Badass Bodies: Women’s World Cup 2015

We’re riding a sports wave over at LC: from gritty marathon runners to inspirational yoga instructors, these awesome women make us want to push harder. In honor of Saturday’s Women’s World Cup kickoff, we take a look back at the history of women playing the beautiful game: soccer.

Image courtesy of CNN

Although it was not formally acknowledged at the time, women have been playing soccer since the English Football Association standardized the game’s rules in 1863. In 1920, two women’s teams in Liverpool played in front of a crowd of over 50,000; threatened by the popularity of the game, the EFA banned women’s teams from practicing on the same fields as men’s teams. After other European states founded women’s teams, England finally lifted the practice ban in 1971, a year before the United States passed Title IX calling for equal funding for women’s sports.

Image courtesy of CNN

While the inaugural men’s World Cup took place in 1930, women waited to participate until 1991. At the time, FIFA president João de Havelange organized the tournament with twelve qualifying teams instead of the men’s 24. But women’s soccer grew more popular, the rounds eventually expanded to support a 24-team structure. Just because women’s teams were allowed to play didn’t mean the path to the tournament was the same as men’s teams. When former striker Marieanne Spacey earned a spot on England’s 1995 team, she had to scramble to cover her shifts at her job. It’s doubtful that Cristiano Ronaldo has the same problem.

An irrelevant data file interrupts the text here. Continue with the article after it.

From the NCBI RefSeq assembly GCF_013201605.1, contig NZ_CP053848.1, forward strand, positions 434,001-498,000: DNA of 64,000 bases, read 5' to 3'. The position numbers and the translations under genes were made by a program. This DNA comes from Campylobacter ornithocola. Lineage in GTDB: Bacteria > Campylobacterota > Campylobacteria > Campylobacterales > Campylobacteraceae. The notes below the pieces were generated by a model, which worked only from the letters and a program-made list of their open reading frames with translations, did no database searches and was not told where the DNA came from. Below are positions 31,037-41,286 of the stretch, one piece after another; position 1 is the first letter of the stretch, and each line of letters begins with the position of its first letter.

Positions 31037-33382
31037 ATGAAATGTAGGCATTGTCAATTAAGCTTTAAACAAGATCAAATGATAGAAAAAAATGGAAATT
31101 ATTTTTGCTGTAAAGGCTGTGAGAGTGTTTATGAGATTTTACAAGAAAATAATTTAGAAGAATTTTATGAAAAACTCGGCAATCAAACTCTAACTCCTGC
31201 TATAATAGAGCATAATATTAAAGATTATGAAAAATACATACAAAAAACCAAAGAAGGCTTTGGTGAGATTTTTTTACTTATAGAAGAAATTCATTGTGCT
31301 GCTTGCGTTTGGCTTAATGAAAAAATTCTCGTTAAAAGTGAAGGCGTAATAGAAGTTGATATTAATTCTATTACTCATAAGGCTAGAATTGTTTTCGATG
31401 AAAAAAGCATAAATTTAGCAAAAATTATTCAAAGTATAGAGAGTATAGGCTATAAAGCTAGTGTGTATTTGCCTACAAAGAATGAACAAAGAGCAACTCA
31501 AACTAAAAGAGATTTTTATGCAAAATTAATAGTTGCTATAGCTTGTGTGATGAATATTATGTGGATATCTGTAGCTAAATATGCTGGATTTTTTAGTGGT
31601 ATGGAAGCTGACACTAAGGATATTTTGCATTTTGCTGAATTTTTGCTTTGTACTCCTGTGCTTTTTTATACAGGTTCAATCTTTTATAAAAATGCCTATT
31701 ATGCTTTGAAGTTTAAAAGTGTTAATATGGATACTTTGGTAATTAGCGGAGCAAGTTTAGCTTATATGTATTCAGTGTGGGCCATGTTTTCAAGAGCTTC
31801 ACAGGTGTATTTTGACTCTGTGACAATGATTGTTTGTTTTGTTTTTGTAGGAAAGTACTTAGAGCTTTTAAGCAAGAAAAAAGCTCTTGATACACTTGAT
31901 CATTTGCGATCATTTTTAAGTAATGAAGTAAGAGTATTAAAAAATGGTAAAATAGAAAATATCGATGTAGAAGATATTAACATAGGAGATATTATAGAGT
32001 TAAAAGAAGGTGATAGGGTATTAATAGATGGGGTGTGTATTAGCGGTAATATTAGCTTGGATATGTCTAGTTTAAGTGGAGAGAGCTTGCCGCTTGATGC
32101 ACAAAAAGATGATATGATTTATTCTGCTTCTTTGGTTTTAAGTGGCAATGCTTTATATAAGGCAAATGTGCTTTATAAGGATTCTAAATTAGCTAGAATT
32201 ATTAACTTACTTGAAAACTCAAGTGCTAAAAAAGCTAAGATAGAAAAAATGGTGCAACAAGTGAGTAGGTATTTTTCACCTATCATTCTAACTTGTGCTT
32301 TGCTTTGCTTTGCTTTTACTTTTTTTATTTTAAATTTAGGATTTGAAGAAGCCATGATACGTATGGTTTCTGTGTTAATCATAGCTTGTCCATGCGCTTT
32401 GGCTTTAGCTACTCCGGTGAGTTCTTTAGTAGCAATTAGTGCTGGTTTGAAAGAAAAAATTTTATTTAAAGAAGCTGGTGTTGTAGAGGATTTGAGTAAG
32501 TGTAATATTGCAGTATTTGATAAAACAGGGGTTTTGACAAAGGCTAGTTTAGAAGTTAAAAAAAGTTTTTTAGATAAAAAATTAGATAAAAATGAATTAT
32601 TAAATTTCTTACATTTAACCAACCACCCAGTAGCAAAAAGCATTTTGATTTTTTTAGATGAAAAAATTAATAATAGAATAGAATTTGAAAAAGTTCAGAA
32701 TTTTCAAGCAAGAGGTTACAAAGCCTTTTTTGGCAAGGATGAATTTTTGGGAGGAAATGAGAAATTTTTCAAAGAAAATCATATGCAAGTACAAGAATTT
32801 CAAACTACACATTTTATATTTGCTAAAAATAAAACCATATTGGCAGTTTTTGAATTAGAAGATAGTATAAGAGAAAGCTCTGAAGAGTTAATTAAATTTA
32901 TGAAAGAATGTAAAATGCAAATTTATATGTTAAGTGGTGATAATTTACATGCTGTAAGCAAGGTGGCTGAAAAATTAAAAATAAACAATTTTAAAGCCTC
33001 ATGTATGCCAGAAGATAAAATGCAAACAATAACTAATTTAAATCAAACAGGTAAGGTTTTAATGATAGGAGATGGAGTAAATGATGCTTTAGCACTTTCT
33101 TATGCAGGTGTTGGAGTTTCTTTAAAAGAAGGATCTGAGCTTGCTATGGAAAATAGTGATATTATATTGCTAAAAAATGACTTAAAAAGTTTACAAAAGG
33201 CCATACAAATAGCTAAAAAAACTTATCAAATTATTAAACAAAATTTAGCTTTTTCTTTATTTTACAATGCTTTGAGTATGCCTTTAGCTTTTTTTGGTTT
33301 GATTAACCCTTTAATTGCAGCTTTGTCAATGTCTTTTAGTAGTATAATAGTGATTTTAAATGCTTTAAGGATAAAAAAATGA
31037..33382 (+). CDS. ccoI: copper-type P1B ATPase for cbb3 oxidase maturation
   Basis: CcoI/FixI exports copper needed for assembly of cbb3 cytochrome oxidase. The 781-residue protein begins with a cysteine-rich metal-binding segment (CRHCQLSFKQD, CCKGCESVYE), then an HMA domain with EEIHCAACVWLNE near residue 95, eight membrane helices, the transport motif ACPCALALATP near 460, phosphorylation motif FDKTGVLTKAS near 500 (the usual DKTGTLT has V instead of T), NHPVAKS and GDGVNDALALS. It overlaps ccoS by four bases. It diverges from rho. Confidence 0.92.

Image courtesy of CNN

Frustratingly, it seems that no women’s competition can exist without scrutiny. In 1999, after scoring a cup-winning penalty kick against China’s goalie, American defender Brandi Chastain took off her jersey and waved it about in celebration. While male soccer players perform this gesture on a regular basis, the media didn’t know what to do with a woman “stripping down” in public. (Guys, she was wearing a sports bra.) Perhaps this time, it will come as less of a shock when a woman celebrates a fantastic athletic achievement like a boss.

Best of luck to Cameroon, Côte d’Ivoire, Nigeria, Australia, China, Japan, Korea Republic, Thailand, Brazil, Colombia, Ecuador, New Zealand, England, France, Germany, the Netherlands, Norway, Spain, Sweden, Switzerland, Canada, Costa Rica, Mexico, and the United States as they battle it out for the ultimate prize. Check back with FIFA.com for all the stats, scores, and updates.


Originally published at ladycollective.com on June 8, 2015. For updates, follow us on Facebook, Twitter, Pinterest or Tumblr @ladycollective.

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